Thursday, August 06, 2009

Tentacled Shoggoth Discovered!

Thanks, T. Peter!!
05th August 2009

A mysterious 'alien like' creature horrified holidaymakers after it
washed up on a beach on the Gower Peninsula in Wales.

The writhing mass of tentacles, which measured at least 6ft from end
to end, was described by a zoology expert today as 'like something out
of Doctor Who'.

Hundreds of people flocked to Oxwich Beach near Swansea to catch a
glimpse of the monster.

The mysterious 'alien like' creature measured 3ft long

But fears of a UFO invasion were put to rest as scientists revealed it
was a seething mass of goose barnacles that was swept up from the
depths of the ocean by bad weather.The barnacles - long writhing
stalks or pendulates, tipped with shells - are normally found deep
below the waves, but were washed up clinging to a log.

Professor Paul Brain, of Swansea University, said: 'One child screamed
out that it resembled something from Dr Who and I would have to agree
with her - it made very bizarre viewing.

The mass of writhing tentacles was washed up on Gower Beach

'In fact they were probably the biggest specimens of free-floating
goose barnacles I've seen.

'The log is about two metres long and as thick as a telegraph pole so
I wouldn't be surprised if there were a couple of thousand barnacles
on there.'

Holidaymaker Rebecca Porter said the log was like 'a large living sea

She said: 'The stalk on which the puffin-shaped head sat on was soft
and rubbery and moved like a snake.

'They appeared to be attached to a piece of driftwood but it could
hardly be seen as it was densely covered with these huge tentacles
that opened and closed, thrusting out fronds like uncurling ferns.'

The mass of writhing goose tentacles are reminiscent of the 'Ood' from
Doctor Who

The tentacled creature relies on water motion for feeding - leading to
it frequently being washed up on shore.

The barnacle extends its fan-like array of limbs to catch plankton,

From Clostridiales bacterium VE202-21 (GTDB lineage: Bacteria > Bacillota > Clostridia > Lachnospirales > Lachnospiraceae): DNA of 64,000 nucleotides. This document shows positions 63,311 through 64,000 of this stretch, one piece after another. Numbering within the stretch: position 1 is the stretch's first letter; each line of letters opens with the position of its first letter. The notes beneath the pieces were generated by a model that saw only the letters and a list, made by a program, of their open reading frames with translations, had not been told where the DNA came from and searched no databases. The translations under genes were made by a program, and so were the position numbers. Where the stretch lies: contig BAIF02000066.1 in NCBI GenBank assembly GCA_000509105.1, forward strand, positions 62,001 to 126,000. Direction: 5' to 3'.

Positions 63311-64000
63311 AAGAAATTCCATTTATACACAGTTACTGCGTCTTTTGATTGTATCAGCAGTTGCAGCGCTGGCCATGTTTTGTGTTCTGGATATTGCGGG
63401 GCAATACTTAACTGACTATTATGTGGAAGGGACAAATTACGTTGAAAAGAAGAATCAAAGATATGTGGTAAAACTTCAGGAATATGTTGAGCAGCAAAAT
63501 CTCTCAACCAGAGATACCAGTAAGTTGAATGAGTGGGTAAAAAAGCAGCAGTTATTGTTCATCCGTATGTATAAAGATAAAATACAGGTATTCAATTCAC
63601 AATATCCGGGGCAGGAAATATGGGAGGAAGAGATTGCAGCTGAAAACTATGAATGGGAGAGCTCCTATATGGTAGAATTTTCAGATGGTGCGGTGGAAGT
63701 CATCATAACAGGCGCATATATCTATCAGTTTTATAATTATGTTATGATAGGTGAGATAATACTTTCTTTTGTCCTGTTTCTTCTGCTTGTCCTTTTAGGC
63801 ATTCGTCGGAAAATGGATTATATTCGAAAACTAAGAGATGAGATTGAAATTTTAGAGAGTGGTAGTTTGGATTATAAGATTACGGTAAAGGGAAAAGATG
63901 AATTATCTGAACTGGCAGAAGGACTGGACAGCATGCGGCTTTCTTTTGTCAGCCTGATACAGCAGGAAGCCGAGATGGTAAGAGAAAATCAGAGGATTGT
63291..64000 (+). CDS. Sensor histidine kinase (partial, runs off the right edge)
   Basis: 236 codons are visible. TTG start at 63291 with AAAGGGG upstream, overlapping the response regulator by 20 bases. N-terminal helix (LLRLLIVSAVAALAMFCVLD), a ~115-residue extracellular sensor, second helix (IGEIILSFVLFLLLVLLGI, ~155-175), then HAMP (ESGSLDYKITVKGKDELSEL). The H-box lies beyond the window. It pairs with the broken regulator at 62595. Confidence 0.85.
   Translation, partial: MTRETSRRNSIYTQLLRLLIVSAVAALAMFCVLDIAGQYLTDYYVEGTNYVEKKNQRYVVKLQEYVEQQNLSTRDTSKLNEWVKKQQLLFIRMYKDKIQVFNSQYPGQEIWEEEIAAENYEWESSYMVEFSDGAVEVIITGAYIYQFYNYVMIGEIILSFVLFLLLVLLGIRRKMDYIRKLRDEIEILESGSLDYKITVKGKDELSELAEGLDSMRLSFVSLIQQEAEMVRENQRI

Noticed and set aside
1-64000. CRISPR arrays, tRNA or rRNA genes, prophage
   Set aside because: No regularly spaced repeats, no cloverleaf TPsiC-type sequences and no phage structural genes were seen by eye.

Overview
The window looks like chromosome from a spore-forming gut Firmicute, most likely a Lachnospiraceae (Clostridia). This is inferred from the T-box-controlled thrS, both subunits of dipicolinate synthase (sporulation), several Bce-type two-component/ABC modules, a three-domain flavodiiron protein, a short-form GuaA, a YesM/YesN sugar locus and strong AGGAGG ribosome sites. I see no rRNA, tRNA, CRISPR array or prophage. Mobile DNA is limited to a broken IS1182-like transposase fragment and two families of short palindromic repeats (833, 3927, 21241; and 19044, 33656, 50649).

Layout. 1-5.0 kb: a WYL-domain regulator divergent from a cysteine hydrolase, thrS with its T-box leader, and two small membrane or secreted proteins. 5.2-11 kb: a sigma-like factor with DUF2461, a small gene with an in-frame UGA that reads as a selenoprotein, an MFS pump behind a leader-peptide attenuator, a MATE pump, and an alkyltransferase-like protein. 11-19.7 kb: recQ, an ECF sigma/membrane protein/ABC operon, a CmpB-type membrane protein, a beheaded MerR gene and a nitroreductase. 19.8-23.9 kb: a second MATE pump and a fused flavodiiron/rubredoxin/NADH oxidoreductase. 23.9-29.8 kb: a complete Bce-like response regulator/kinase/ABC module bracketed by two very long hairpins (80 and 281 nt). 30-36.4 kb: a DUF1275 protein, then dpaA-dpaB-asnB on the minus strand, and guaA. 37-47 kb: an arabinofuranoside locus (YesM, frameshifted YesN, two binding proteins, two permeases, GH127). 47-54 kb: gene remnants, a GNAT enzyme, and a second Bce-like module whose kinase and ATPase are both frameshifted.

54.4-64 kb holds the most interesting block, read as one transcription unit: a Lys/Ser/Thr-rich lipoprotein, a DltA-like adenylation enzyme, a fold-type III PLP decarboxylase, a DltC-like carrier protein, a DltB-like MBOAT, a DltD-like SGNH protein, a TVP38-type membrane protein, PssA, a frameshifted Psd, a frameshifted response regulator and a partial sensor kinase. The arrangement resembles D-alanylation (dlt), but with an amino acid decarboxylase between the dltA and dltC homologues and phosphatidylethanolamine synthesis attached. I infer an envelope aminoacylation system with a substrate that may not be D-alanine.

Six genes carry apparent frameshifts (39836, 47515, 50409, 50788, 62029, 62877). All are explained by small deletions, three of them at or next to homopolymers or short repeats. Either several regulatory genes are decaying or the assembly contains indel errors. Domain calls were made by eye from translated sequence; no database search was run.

and attaches itself to surfaces by its stalk - leaving it unable to
move from the point it is fixed.

There was also a second barnacle-covered log, measuring around 1ft in
length, which washed up alongside the bigger one.

Professor Brain said: 'They tend to live in the oceans and can attach
themselves to the bottom of ships.

'It's normally found in quite deep water but occasionally they can be
found on debris that has become dislodged from the sea bed and has
washed up on the shore.

'I would think the bad weather caused by the jet stream in the past
month has probably dislodged these barnacle infested logs from their
resting places, giving people a rare look at them for free on the

Professor Brain added: 'They're actually a delicacy in Spain although
I haven't seen any Spanish people trying to chisel them off.

'Back in the old days, people thought barnacle geese hatched from
them. A Welsh monk in the 12th century, Giraldus Cambrensis, even
claimed to have seen geese hatching from them.'

In Portugal and Spain, the barnacles are a widely consumed and
expensive delicacy known as percebes. They have a briny taste and are
served steaming hot with their triangular shells still attached.

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